Jul 19, 2016
5 East Coast Dive Spots To Visit This Summer
The “Graveyard of the Atlantic” stretches from Wilmington to the Outer Banks and has seen some of history’s most terrifying shipwrecks. The North Carolina coast is an excellent diving location for those who enjoy scuba diving. This is where warm water from the Gulf Stream meets cold water from the north, resulting in dangerous weather. It is also the location where Edward Teach, alias Blackbeard, sailed the Queen Anne’s Revenge. Here are five impressive east coast dive spots worth visiting in the Atlantic Graveyard!
1. Frying Pan Shoals Tower
Fish: Sea Bass, Cobia, Wahoo, Mahi Mahi, Giant African Pompano, and Spiny Lobster
Depth: ~40ft at the shallowest point
Summer Water Temperature: 60-70 degrees
The Frying Pan Shoals form the southern boundary of the Atlantic’s graveyard. The Frying Pan Tower was constructed in the 1960s and restored in 2010. When it was first built, the tower served as a lighthouse to warn ships of the reef below. The tower is now open to anglers and divers looking for a one-of-a-kind getaway. Spiny lobsters, mahi-mahi, wahoo, and other species can be found beneath the surface. During the summer, temperatures typically remain in the mid-60s. Because there can be strong currents this far out, diving the Frying Pan Shoals is only recommended for experienced divers. For those interested in spearfishing, it is also a premier location.
2. Hyde Markham
Fish: Grouper, Amberjack, Mackerel, Rays, Eels, Barracudas, Sand Sharks, Tiger Sharks, and Nurse Sharks
Summer Water Temperature: 80 degrees
The Hyde, a 215-foot Army Corps dredge from the Vietnam War, can be found 18 miles off the coast of Wrightsville Beach. This is an excellent dive site for beginners because it is close to shore, has excellent visibility, and has minimal currents. There is usually 30-50 feet of visibility, but some days it is top to bottom. Water temperatures in the summer are frequently in the low 80s. Sharks, rays, eels, and barracudas can all be found in Hyde. Soft corals and colorful sponges are among the plant life found near the wreck. Before diving into this wreck, get used to sharks!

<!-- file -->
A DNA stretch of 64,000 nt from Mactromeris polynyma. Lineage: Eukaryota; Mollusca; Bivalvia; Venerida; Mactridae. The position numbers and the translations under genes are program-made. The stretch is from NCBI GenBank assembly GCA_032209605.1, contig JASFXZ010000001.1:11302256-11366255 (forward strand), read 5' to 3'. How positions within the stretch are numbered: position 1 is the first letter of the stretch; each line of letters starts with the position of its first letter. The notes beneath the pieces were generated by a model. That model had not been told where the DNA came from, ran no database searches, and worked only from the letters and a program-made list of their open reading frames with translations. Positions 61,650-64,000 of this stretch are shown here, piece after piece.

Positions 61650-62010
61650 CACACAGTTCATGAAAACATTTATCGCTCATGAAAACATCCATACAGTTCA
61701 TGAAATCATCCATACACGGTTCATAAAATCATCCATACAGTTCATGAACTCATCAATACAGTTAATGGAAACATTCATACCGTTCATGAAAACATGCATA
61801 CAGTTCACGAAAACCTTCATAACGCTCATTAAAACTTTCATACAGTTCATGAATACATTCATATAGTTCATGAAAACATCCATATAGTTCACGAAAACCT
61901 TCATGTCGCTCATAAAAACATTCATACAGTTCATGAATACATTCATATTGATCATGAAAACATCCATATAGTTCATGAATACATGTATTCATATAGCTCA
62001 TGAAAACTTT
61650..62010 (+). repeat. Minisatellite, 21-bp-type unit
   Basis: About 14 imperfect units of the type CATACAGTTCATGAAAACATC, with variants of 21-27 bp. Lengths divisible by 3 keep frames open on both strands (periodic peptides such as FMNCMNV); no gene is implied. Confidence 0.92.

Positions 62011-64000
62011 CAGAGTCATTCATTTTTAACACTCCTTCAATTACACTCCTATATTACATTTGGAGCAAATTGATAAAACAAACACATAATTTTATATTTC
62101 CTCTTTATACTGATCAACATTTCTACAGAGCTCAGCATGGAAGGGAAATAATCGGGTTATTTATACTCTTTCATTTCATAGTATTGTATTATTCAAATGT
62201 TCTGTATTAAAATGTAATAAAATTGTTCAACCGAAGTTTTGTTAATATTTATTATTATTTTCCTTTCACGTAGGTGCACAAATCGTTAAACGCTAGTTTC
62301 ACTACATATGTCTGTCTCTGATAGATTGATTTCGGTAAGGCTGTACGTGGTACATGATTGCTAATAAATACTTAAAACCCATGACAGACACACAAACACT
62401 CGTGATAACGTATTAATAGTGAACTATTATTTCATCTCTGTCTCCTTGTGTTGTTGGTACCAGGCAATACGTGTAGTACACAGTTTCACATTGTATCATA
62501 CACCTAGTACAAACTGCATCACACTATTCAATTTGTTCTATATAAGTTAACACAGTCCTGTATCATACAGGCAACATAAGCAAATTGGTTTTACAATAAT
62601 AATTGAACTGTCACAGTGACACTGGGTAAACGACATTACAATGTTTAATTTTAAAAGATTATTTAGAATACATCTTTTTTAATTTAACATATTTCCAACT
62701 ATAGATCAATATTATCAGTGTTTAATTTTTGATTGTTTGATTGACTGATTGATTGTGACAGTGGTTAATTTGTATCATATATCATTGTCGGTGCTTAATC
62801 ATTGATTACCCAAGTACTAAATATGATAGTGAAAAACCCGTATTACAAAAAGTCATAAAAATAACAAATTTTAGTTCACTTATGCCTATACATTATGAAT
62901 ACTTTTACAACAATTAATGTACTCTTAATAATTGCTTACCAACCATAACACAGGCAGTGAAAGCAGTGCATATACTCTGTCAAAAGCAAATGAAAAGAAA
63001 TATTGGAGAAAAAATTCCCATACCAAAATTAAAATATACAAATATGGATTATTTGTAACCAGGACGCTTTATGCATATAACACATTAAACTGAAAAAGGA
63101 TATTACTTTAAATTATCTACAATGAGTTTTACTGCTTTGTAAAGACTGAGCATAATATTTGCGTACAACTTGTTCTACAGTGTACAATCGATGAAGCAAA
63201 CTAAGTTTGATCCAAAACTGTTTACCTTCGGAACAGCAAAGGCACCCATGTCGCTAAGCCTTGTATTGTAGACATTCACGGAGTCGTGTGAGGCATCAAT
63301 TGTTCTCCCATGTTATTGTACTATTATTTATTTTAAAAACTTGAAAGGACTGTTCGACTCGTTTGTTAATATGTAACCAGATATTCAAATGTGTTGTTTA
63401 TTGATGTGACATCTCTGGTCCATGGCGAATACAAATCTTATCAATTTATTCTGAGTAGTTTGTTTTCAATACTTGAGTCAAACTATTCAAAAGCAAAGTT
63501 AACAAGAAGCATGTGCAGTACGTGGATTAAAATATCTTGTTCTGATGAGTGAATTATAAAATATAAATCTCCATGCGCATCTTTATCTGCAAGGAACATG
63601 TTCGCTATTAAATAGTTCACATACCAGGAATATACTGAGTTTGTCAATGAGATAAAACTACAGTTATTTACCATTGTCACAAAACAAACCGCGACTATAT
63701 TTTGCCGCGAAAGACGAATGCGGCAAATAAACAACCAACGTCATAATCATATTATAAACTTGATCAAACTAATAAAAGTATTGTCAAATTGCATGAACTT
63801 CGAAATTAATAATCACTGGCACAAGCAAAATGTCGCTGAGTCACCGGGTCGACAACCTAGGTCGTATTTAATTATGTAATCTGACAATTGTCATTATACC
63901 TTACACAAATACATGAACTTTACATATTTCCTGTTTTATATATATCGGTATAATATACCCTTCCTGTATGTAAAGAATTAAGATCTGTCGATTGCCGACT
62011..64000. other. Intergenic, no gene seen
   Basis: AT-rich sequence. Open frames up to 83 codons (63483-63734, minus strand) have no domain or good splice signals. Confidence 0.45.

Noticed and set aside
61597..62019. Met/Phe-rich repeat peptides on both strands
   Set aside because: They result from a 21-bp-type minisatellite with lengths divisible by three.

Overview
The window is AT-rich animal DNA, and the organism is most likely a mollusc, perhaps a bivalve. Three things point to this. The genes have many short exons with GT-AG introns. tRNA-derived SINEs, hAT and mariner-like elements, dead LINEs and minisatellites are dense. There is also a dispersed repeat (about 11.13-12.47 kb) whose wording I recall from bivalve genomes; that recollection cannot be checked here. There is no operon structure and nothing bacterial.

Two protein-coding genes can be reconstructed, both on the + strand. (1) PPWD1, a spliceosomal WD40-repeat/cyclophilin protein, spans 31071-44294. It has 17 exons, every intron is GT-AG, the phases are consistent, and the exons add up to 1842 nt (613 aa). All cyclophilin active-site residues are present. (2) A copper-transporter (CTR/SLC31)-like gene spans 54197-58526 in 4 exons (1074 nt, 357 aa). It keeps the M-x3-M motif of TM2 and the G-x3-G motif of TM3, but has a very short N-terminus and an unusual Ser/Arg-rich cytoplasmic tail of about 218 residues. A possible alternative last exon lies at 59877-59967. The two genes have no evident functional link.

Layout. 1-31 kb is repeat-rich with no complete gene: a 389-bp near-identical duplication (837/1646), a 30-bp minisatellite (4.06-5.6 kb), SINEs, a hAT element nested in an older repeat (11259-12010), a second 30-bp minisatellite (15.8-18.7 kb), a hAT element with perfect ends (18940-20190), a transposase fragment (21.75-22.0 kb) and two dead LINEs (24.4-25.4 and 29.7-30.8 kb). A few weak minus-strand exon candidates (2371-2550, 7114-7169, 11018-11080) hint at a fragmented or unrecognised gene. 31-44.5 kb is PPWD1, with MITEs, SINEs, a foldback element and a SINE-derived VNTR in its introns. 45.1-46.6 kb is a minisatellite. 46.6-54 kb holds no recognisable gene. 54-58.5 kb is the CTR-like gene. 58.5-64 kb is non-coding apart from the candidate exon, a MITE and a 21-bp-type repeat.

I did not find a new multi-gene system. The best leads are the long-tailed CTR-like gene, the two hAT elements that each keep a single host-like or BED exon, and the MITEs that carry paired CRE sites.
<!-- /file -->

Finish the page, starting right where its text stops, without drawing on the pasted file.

3. Liberty Ship
Fish: Sheephead, Spadefish, Sea Bass, Flounder
Summer Water Temperature: 70-80 degrees
The 411-foot Liberty Ship can be found four miles south of the Beaufort Inlet, where the Queen Anne’s Revenge was discovered in 1996. Theodore Parker was the actual name of this ship, and it was sunk in 1974 as an artificial reef after colliding with a mine on its way from England to New York during WWII. It was repaired before sinking, and you can now see it in its entirety by diving down 60 feet. This is a beginner dive, but use caution because visibility can be as low as 15 feet.
Fish: Schools, Tiger Sharks, Manta Rays, and Jewfish
Summer Water Temperature: 70–80 degrees
Papoose was torpedoed in 1942 en route to Rhode Island to pick up fuel. It rests upside down 36 miles off the coast of Cape Lookout. Here in the middle of the Graveyard of the Atlantic, you can see manta rays, jewfish, and tiger sharks. The ship is 90ft below water, so this is a dive only for the experienced. Water temperatures can reach the high 70s because of the warm, clear Gulf Stream waters that funnel up from the south.
Fish: Tiger Sharks, Barracudas, Amberjacks, Grouper, Small Tropical Fish
Summer Water Temperature: 75-80 degrees
The Aeolus is a testament to nature’s power in the Atlantic Graveyard. This 400-foot cable repair ship was intentionally sunk as an artificial reef in 1988. It was buried in 20 feet of sand until 1996, when Hurricane Fran ripped it to shreds underwater. The boat is now divided into three large sections, with numerous pieces strewn about it. Sharks, amberjacks, barracudas, and schools of small tropical fish call it home. Despite the fact that there is frequently up to 70ft of visibility, it is described as a “dark” wreck because divers understand that the haunting threat of a pirate attack or German U-boat torpedo is nothing compared to the vicious wrath of a Hurricane.
Only certified SCUBA divers should attempt these dives. For those who live in the Wilmington and Wrightsville Beach areas, try heading over to Aquatic Safaris or Scuba Now to being your journey! These dives will open your eyes to the reasons why the coast of North Carolina is named the Graveyard of the Atlantic.